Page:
(c) 2015. Steve Piscitelli. All rights reserved.

 


(#288) Advice from an Owl

November 29, 2015

This week, thanks to an owl, I will leave you
with many more questions than answers.

In our garage, I keep a shelf of baseball caps.  While my favorite and often-worn choice is my New York Yankees hat, I often times grab for a different one when I head out the door for my beach walk.  Many sport the names of cities, towns, or colleges I’ve visited. This past week I grabbed one from the bottom of the stack—and smiled as I read the embroidered words of inspiration above the bill.

Advice from an Owl

*Stay focused

*Be ‘hoo’ you are

*Glide through the dark times

*Life’s a hoot!

2015-11-27 11.47.40

I have shared “advice” and lessons of life on a few occasions that I have gleaned from our dogs over the years. And now, I gotta pass along these practical reminders from this wise Strigiform.

  • Stay focused
    • Our goals and dreams may be easy to articulate—but sometimes the difficulty comes in consistent action.
    • What do you do to stay focused and to regain focus on a day-to-day basis?
  • Be ‘hoo’ you are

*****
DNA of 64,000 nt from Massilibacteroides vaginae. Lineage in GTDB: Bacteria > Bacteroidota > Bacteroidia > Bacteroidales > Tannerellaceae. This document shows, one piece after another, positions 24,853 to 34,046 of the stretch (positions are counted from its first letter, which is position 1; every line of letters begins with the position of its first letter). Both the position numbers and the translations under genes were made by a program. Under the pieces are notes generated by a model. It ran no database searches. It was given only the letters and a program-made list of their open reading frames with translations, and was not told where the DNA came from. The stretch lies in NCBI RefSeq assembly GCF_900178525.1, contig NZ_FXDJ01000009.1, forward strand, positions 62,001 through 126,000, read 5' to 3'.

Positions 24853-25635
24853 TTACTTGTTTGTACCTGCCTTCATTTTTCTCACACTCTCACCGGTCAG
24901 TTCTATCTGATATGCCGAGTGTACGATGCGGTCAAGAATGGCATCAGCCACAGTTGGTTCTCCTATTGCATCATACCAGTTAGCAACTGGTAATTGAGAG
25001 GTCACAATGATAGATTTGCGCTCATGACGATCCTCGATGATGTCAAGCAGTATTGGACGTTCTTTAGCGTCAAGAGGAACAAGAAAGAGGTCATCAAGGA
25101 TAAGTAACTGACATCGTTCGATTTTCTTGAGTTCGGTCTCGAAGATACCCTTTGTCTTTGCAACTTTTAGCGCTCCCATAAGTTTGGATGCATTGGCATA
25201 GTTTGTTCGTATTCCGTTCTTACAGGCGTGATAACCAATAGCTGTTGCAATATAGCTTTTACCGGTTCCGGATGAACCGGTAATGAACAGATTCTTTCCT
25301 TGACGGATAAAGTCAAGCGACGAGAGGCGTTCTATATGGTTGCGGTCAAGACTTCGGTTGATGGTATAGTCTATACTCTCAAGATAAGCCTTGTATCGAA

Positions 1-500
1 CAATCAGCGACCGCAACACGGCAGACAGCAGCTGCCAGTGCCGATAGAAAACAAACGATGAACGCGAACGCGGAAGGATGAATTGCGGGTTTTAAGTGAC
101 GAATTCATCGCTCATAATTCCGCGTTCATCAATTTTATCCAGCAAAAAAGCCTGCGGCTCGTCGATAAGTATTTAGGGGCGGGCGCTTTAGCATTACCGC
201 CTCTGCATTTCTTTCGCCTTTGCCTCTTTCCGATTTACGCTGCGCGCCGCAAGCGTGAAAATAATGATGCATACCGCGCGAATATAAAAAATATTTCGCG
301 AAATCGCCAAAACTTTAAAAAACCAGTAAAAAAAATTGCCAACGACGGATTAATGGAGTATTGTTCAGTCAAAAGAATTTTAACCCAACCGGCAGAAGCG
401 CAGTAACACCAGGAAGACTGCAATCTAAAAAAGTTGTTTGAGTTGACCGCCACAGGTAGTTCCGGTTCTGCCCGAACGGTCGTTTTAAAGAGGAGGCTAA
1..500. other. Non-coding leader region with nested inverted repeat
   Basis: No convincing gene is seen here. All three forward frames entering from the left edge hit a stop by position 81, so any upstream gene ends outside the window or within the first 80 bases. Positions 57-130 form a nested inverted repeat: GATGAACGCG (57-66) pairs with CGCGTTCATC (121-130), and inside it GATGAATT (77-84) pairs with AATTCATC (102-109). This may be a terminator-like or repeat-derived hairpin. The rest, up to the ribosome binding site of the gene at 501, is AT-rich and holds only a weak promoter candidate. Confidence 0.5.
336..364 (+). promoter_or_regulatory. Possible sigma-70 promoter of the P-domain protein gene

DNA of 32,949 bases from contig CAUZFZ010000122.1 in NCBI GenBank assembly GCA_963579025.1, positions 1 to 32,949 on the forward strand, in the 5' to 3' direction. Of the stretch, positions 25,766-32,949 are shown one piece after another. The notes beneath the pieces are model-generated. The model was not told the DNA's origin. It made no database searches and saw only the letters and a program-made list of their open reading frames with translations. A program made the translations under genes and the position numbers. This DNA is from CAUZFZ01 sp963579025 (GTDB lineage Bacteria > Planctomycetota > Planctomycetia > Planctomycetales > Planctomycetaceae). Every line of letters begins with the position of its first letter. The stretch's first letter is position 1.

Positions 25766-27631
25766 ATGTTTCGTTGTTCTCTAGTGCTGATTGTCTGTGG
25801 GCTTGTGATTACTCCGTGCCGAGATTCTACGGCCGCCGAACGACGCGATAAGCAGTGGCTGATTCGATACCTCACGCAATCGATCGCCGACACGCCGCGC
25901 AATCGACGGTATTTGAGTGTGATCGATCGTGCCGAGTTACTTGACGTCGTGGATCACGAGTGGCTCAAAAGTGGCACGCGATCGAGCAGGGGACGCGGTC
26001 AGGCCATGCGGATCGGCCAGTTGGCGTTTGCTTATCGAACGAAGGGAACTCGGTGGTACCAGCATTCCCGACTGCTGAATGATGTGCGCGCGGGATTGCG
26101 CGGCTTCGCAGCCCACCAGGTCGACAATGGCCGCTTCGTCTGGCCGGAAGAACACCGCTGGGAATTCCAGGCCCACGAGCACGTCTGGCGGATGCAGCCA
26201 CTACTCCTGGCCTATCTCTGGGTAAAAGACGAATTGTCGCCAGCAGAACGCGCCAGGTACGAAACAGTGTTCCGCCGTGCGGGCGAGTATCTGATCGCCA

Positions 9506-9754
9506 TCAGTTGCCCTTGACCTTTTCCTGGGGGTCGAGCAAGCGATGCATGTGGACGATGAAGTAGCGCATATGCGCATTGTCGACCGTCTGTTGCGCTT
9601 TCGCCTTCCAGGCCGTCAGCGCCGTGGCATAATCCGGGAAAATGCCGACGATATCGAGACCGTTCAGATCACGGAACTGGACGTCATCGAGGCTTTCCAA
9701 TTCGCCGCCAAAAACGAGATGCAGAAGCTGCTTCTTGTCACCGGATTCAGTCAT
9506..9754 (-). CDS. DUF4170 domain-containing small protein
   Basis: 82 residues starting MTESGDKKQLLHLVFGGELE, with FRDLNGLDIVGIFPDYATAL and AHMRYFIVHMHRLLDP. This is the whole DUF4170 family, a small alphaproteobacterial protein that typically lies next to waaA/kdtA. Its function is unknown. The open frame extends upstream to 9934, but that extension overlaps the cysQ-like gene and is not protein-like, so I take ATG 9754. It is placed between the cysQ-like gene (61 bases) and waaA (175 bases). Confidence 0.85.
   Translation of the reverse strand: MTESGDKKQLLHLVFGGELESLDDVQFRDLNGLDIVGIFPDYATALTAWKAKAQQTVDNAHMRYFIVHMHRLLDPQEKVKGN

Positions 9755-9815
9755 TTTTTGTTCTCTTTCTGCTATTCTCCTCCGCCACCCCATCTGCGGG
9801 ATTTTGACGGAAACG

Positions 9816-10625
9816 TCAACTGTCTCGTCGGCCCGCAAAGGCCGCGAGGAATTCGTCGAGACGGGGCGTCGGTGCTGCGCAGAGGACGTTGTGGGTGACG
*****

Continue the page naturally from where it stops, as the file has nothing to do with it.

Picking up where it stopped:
• There are times when our lives get sidetracked by what others think we should do or be. Often called “group think,” we end up going against our instincts and, instead, follow what others tell us we should do.  My friend and colleague, Ann Pearson, ably captured this dynamic in her novel Taken by Storm: Galveston 1900.
    • What do you do to maintain the clarity of who you really are? How do you stay true to the person who lurks deep within but, who may be afraid to show itself because of risk or disappointment?
  • Glide through the dark times
    • We’ve all experienced these times. They range from mild despair to outright angst and anguish. Illness, relationship troubles, financial challenges, and environmental disasters can pose situations that seem insurmountable. Regardless of the situation, many (most? all?) of us eventually not only move through the crisis, we come out the other side a better/stronger/more resilient person.
    • Perhaps you or a close friend have been experiencing a dark time. What actions have you taken in the past that helped you glide through (or muddle through) such times? Who can you lean you in these times?
  • Life’s a hoot!
    • I was recently reminded of a book I read some six or seven years ago by Norman Cousins. He spoke to the power of humor—and how that power can multiple over time.